Tuesday, August 12, 2008

Laws for Bounty Hunters Still Up In Air

As the mayor and council meet to possibly settle with the fourth and last officer involved with the bounty hunter incident, the policy and the hardware touted as the means to prevent such an incident from happening again have yet to be put into place.

The council is reportedly in the process of drafting a bounty hunting ordinance and has discussed the purchase of fingerprinting equipment. Both moves are in response to the June 2005 incident in which Rutherford police allowed borough resident Claudia Santana to be taken from her home by armed bounty hunters and transported to Dover.

The mayor and council met this week to discuss litigation with former Rutherford police Sergeant Nicholas Loizzi, one of the four officers involved in the bounty hunter incident from 2005 and the only officer who hasn't yet returned to work at the department. Last month, on July 24, rather than hear testimony the administrative court judge hearing Loizzi's appeal for his job back brought both sides together to meet in judges' chambers.

"There have been settlement discussions prompted by the court," said Mayor John Hipp about the meeting two weeks ago. He said the special council meeting was to discuss the status of the case in light of these discussions.

The other three officers, Sergeant Robert Buell, Patrolman Andrzej Hein and Patrolman Christopher Esposito, accepted an offer from the borough in March. Loizzi was the only one of the four officers to be criminally indicted, but the charges were later dropped and Loizzi filed a complaint against the borough. In March, Hein and Esposito both agreed to retroactive suspensions and salary reimbursements capped at $35,000 each. Buell agreed to a retroactive demotion and mitigated back pay minus any earned income he made during the interval. Earlier this year Hipp said it was his hope and intention to eventually settle with Loizzi as well.

In April, Mayor John Hipp spelled out what he would want an ordinance regulating bounty hunters to require. Bounty hunters, he said, would be required to report to police headquarters and present information about the suspect they're seeking as well as the warrant from the issuing jurisdiction. Rutherford officers would then accompany the bounty hunter to arrest the suspect and bring him or her back to headquarters for positive identification with the department's new Automated Fingerprint Identification System (AFIS) before the bounty hunter could return the suspect to the jurisdiction.

"I think [such an ordinance] would finally address what happened in 2005," said Hipp. He had originally hoped for introduction in June, but also noted the process would require careful attention since Rutherford may be the only municipality in New Jersey and one of the few in the country to introduce such an ordinance. As of the end of July, there is still only a draft version, according to Hipp, which he, police director John Thompson, borough attorney Lane Biviano and council police liaison John Genovesi have been working on.

"Do we have an idea what we'd like to say?" asked Biviano. "Sure, but you have to buttress that with all the other rights and statutes that exist. We're not creating this in a vacuum."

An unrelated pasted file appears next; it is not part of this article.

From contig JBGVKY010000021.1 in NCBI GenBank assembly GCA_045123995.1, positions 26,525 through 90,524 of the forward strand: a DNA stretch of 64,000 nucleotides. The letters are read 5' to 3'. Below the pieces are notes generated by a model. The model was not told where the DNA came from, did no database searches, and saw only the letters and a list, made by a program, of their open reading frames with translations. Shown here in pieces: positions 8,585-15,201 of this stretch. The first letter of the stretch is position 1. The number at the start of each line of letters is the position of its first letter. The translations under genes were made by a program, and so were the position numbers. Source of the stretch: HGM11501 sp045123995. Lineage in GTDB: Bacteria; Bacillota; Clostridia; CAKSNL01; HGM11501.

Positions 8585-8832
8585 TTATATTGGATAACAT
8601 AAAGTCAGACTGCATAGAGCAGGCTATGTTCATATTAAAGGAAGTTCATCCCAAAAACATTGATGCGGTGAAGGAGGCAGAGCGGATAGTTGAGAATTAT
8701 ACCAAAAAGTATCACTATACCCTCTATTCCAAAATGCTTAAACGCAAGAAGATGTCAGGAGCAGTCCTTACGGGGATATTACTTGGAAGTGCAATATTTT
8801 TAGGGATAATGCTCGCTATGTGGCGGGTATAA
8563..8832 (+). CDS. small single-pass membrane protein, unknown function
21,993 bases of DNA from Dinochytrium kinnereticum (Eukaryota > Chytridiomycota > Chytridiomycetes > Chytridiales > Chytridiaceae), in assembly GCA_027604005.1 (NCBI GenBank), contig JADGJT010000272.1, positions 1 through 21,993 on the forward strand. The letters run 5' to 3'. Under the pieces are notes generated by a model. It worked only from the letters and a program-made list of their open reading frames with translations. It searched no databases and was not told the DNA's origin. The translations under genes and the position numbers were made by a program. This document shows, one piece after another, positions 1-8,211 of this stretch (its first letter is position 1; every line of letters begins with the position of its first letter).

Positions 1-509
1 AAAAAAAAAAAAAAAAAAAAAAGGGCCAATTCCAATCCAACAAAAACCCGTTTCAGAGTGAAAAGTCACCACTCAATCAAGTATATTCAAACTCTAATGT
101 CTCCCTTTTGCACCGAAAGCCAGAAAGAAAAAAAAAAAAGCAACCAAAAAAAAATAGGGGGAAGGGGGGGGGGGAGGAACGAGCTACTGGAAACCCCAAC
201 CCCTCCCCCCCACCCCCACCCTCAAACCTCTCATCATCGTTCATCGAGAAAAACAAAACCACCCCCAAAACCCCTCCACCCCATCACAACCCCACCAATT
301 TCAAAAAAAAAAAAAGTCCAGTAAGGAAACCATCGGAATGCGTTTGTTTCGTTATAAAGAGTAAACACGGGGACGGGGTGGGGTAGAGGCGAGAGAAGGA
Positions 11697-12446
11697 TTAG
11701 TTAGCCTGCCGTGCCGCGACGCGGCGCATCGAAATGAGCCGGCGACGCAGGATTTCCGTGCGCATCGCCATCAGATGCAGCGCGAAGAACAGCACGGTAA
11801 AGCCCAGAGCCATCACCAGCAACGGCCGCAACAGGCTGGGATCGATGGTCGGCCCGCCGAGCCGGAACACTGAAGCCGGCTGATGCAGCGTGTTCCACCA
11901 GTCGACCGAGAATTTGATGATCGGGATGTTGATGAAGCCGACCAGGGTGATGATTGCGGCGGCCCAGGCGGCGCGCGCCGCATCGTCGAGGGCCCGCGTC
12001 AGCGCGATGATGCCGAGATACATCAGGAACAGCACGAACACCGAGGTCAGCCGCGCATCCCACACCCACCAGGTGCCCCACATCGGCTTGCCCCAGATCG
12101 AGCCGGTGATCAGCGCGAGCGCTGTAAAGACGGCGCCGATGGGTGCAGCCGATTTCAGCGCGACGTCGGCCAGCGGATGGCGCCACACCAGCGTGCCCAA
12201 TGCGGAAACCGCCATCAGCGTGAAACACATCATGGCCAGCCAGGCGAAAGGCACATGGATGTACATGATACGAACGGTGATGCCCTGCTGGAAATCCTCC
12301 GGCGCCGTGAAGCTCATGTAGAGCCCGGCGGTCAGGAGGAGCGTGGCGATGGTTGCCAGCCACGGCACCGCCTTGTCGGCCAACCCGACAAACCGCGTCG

New Jersey has a Bounty Hunter Licensing Act, which was only passed in 2006, well after the incident in Rutherford. According to the act, all bounty hunters must be licensed by the superintendent of state police. In order to be licensed, one must submit to state police one's name, age, place of residence, intended place of business, employment history, proof of at least five years' worth of law enforcement experience within the United States and "the written approval of not fewer than five reputable citizens who have known the applicant for at least three years … and who shall certify that the applicant is a person of good moral character and behavior." One must also undergo a criminal history background check. Anyone who has been convicted of a felony or any controlled dangerous substance violation won't be licensed.

The law also makes provision for people who had been working as bounty hunters prior to passage of the act who lacked the five years' law enforcement experience: Such people were required to take a training course administered by state police. The act doesn't state particulars of how a bounty hunter is to proceed in apprehending a suspect at the municipal level. It does, however, state that anyone found to have used "unlawful force" in their business or who refuses or has ever refused to appear in a court of law when required or refuses to testify or submit records regarding any investigation when required will have their license revoked. Licenses must be renewed every two years.

As for the borough's AFIS machine, installing the hard wiring, connecting to the system, purchasing the equipment and training officers in its use will mean the machine probably won't be up and running and ready for regular use until at least October, according to Genovesi. Once installed, the device will allow officers to fingerprint suspects on a touch screen and search for a match to the digital image in state and federal databases in a matter of minutes or hours as opposed to the days or weeks it could take under the old print and ink system.

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